Cayman banks must adapt to survive de-risking

The banking sector in Cayman will have to accept new ways of working, including sharing costs and services, in order to survive in the current climate of de-risking, according to US industry consultants that visited the jurisdiction recently. “There has been a paradigm shift in international banking and payments,” said Kobi Dorenbush, former chief executive of Caledonian. “This is not just a trend. It is the new normal. We won’t solve these new challenges by continuing with the same processes that we developed decades ago.”


The consultants from the Promontory Financial Group took part in a seminar, organised by Dorenbusg and hosted by law firm Harney’s, aimed at better preparing Cayman banks for the implications of de-risking by US financial institutions and to see what measures can be taken to avoid being potentially shut off from the international financial system, with small banks in the Caribbean seen as particularly vulnerable.


All members of the Cayman Islands Bankers Association were invited to the session, which spelled out the difficulties some of the banks here are facing, as revenues for smaller banks in Cayman have fallen at the same time as the risk appetite among correspondent banks.


“One correspondent bank we know got rid of all its relationships that contributed less than $50,000 per year in revenue,” said Pierre de Saint Phalle, a managing director in Promontory Financial Group’s New York Office.


“Correspondent banking is no longer being seen as a viable loss leading activity,” added Sheryl Kennedy, who heads Promontory’s Toronto office.


Promontory’s de Saint Phalle said that while correspondent banks generally are revisiting their respondent relationships due to the increased focus globally by regulators on issues like AML, anti-terrorist financing, sanctions and tax evasion, he said the clearing banks also need to have a greater understanding of the regulatory environment that the respondent banks operate in.


“Every correspondent bank has access to an AML/CFT risk register of every country prepared by the US State Department that they use to help measure the strengths of the AML/CFT supervisory processes in these countries as well as to confirm their own perceptions of the risks,” he said.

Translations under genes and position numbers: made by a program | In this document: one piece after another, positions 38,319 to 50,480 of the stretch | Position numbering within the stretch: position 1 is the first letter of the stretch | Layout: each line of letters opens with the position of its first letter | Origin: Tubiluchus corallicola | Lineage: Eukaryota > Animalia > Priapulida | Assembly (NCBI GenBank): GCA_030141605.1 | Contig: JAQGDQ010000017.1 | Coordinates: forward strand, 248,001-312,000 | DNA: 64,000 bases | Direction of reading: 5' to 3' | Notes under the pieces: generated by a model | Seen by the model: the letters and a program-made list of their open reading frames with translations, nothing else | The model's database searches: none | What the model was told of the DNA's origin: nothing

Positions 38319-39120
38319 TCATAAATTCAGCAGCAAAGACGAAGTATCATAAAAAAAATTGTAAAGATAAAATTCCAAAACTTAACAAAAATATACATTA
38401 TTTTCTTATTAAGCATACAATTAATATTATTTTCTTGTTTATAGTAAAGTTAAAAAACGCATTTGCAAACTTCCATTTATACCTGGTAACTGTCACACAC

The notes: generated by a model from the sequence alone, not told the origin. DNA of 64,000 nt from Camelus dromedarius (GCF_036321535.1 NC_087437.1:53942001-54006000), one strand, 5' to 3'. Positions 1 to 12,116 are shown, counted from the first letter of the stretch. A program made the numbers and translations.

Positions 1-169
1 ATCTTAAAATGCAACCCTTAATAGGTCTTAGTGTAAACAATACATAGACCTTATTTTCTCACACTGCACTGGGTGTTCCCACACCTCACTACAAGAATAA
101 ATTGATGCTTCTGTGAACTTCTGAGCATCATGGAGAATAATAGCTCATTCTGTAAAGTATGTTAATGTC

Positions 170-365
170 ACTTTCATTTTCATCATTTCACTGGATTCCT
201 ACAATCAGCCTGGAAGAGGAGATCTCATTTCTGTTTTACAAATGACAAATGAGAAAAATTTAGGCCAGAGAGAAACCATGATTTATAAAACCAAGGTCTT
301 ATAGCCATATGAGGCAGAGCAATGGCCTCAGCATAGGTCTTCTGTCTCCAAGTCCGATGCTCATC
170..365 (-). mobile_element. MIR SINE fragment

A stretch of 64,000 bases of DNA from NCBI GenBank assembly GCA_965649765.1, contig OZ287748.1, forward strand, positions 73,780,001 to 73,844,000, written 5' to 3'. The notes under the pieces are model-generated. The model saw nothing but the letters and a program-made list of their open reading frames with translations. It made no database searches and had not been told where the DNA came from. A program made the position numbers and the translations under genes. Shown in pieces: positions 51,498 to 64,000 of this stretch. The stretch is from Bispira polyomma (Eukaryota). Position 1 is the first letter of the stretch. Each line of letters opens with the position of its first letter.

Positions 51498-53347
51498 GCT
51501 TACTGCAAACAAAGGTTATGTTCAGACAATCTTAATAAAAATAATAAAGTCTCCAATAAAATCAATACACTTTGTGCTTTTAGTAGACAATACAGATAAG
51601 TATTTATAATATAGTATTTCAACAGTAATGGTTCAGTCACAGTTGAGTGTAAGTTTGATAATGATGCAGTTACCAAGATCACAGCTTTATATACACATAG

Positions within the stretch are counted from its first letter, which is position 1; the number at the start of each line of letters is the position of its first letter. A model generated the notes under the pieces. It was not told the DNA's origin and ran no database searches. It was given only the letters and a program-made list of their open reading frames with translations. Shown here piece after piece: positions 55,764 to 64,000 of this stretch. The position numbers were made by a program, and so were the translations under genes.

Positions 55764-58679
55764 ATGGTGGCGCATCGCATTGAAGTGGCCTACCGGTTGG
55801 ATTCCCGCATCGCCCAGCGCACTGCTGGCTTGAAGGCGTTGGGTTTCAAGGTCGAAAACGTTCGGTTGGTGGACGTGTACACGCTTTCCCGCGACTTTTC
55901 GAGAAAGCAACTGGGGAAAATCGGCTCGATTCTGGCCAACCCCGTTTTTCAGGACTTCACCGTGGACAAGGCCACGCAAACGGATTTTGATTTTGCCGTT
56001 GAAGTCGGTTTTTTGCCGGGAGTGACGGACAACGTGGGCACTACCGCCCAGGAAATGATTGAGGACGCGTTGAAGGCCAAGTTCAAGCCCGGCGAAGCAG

A recent report by the World Bank and Bank for International Settlements said that banks in the Caribbean ranked highly in terms of being at risk of losing their correspondent banking relationships. The report, Withdrawal from Correspondent Banking: Where, Why and What to Do About It (November 2015), found that roughly half the banking authorities surveyed and slightly more local/regional banks said they were experiencing a decline in correspondent banking relationships. For large international banks the figures were significantly higher at 75%, the report said, with the Caribbean cited as the region most severely affected.


US perceptions of banks in the Caribbean have also been heavily influenced by comments from both Congress and the State Department, which has only served to compound the negative view of banks in Cayman, among their correspondents. The September 2012 US Senate Caucus on International Narcotics Control named the Cayman Islands as one of eight Caribbean countries designated as jurisdictions of primary concern for money laundering activities.


“Although people in Cayman will disagree with this, Cayman still has to live with the perception that reports like this cause,” Dorenbush said. “That perception permeates through pop-culture and into the international finance industry.”


Highlighting Cayman’s key role in the global banking and financial markets, Harney’s Managing Partner Marco Martins said the jurisdiction’s solid regulatory and legal framework, plus its world class expertise contributed to the “fight for stability and transparency, and against all forms of illegal and illegitimate uses of financial and banking infrastructure”.


He added, “In order for it to continue to do its part in creating a stable and trustworthy global financial system, Cayman entities must continue to access the global banking system.”


Source: CNS Business

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